LEADING Japanese car manufacturers are moving in the same direction – producing electric vehicles, employing autonomous driving technologies, and making the vehicles smart and constantly connected – as they showcase their latest innovations at the 45th Tokyo Motor Show held from now until November 5, 2017.
The biggest player
As the world’s number one automobile company, Toyota sets its eyes on making a reality of the dream of mobility for all.
In the booth opening presentation, Didier Leroy, executive vice president and member of the board of Toyota Motor Corporation said: “There is something about cars, something quite special, something that any form of mobility should continue to inspire, and that is freedom, because when people are free to move, anything is possible.”
He also said that is why cars are fun, and people see cars as something they love, rather than just a machine.
Three Concept-i vehicles are displayed on stage, all of which were designed to be driven in different environments. The Concept-i is meant for general use, while the i-Ride is a smaller version carrying two people and designed for travelling within the city. In contrast, the i-Walk is intended for moving around pedestrian areas.
The Concept-i incorporates AI (artificial intelligence) and connected technologies designed to help your car better understand people and therefore provide a safer driving experience. The emotion recognition and “alertness level estimation” feature of the Concept-i can tell the driver’s mood by analysing facial expressions and body language. If the driver was happy, the computer might give information about topics known to interest the driver. If the driver was sad, it might suggest adjusting the seat so that the driver would feel more comfortable.
For automated driving, Toyota is developing two approaches – a total hands-free “chauffeur” mode in which the car would fully drive itself, and the “guardian” mode in which the person would drive with integrated assistance from the machine.
As to the ongoing debate as to which technologies will ultimately emerge as the most viable – hybrid, plug-in hybrid, fuel-cell, or pure electric – Leroy answered, “Nobody knows the exact ratio of how all these will turn out because it depends largely on each region’s infrastructure, too. So Toyota develops them all.”
Leroy believes that developing an efficient battery is the key to a successful 100 per cent electric vehicle and so his company has partnered with Mazda and Denso to develop a solid-state battery with improved driving range. With more than 200 engineers working on this, Toyota is betting that its battery technology could be commercialised by the early 2020s.
As a worldwide partner with the Olympic and Paralympic Games, Toyota is looking to Tokyo’s 2020 Games hosting as the occasion for launching the Concept-i series and automated cars, among others.
The other players
Nissan’s IMx zero-emission crossover is a concept electric vehicle that is 100 per cent autonomous and with a driving range of over 600 kilometres.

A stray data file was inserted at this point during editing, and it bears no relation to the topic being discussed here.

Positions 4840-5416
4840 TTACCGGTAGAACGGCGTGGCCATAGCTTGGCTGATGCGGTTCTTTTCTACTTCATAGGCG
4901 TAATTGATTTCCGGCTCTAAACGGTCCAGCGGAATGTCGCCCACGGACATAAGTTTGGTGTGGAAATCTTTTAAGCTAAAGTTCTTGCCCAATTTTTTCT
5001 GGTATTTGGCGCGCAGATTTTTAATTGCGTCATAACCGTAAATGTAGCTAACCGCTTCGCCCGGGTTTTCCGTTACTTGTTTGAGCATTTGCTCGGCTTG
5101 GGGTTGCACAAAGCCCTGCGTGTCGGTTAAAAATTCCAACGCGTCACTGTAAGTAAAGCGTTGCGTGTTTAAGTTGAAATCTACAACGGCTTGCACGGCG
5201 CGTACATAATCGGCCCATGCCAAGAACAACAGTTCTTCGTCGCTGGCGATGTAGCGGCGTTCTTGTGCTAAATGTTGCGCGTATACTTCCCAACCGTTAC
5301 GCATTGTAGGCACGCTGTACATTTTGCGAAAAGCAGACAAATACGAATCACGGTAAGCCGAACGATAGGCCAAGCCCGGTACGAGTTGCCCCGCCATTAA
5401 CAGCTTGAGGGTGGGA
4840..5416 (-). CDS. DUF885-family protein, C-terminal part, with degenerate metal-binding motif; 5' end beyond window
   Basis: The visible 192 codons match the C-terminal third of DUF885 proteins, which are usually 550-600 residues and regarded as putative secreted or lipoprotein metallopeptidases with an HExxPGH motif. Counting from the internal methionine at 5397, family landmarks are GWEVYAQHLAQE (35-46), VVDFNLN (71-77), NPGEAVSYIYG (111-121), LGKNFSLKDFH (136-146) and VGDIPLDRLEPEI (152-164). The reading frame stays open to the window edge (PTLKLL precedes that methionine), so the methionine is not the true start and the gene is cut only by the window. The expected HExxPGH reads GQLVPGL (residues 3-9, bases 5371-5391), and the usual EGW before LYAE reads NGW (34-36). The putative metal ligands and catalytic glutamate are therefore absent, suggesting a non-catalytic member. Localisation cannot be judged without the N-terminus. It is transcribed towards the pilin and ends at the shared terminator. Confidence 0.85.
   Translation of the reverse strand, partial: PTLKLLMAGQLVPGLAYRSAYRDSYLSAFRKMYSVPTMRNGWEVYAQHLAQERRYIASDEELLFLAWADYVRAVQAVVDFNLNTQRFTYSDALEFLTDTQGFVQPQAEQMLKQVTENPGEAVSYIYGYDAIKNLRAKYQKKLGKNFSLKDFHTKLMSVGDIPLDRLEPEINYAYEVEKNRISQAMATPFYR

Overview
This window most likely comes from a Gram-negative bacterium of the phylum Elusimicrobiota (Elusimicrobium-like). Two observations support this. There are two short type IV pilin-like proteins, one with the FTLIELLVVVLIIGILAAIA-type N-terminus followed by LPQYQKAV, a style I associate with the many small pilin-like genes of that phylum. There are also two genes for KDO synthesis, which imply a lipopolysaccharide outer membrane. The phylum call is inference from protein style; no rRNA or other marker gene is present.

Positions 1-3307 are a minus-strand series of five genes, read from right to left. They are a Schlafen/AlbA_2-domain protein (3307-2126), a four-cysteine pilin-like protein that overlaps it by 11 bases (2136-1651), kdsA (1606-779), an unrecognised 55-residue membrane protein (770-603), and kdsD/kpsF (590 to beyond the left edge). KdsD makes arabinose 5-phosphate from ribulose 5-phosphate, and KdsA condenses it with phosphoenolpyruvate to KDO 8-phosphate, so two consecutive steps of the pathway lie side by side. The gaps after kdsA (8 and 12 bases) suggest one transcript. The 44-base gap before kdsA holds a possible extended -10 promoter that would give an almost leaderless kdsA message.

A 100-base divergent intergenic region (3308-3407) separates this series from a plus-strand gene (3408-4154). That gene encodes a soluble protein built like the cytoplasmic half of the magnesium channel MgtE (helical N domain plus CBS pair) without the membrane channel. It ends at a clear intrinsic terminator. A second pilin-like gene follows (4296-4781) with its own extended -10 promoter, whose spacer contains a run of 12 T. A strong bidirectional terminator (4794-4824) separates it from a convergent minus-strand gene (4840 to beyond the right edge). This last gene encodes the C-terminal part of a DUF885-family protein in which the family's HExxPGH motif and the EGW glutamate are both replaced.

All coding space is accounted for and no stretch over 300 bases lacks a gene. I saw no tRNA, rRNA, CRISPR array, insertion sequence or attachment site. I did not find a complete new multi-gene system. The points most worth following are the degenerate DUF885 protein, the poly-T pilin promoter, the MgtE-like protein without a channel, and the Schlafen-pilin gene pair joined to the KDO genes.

The new Nissan LEAF, launched recently, is capable of single-lane autonomous driving, hands-free automatic parking, and can travel up to 400 kilometres.
Mitsubishi revealed its e-Evolution concept model as its bet for the world’s first completely electric SUV. With three motors, this SUV is supposed to run well in all road conditions with a driving range of 1,200 kilometres.
The Mitsubishi is also 100 per cent autonomous and responsive to voice command. AI and connectivity would push this SUV into the smart-car column as it factors information such as traffic and road conditions into finding the best route to destination. Mitsubishi plans to commercialise it by 2020.
Honda exhibited three concept models on stage – Honda NeuV, Honda Urban EV Concept, and Honda Sports EV Concept, all of which combines EV with AI and a certain level of automated driving technologies.
Honda’s Urban EV Concept model is indicative of the technology and design directions for that company’s future mass-production EV models, and a new model based on this concept will go on sale in Europe and then in Japan in 2020.
Automotive expert Pattanadej Asasappakij believes battery performance is most crucial in determining whether EV will be widely received by the public. Other factors include price and a network of charging stations.
“All car companies are working on both EV and hydrogen cars,” said Pattanadej. “A hydrogen car is better than EV because it does not need electricity, but the problem is how best to fill hydrogen into the car. For EV, batteries are toxic waste, so battery technologies must make them smaller and more efficient.”
The car guru said all car manufacturers have been researching for an approach to autonomous driving for a long time. For now, the automation will work in places where drivers strictly obey driving rules. But “there are many consequences to ponder, such as if an accident happen, who is legally wrong? What will be covered by insurance?”
AI, big data, and cloud computing technologies should make driving more enjoyable and safer.
“Trusting the car will be an issue to consider. How reliable is AI? Will it always make the correct judgement? All technologies today improve at a very fast pace, so we don’t have to wait for long to see the result,” concluded Pattanadej.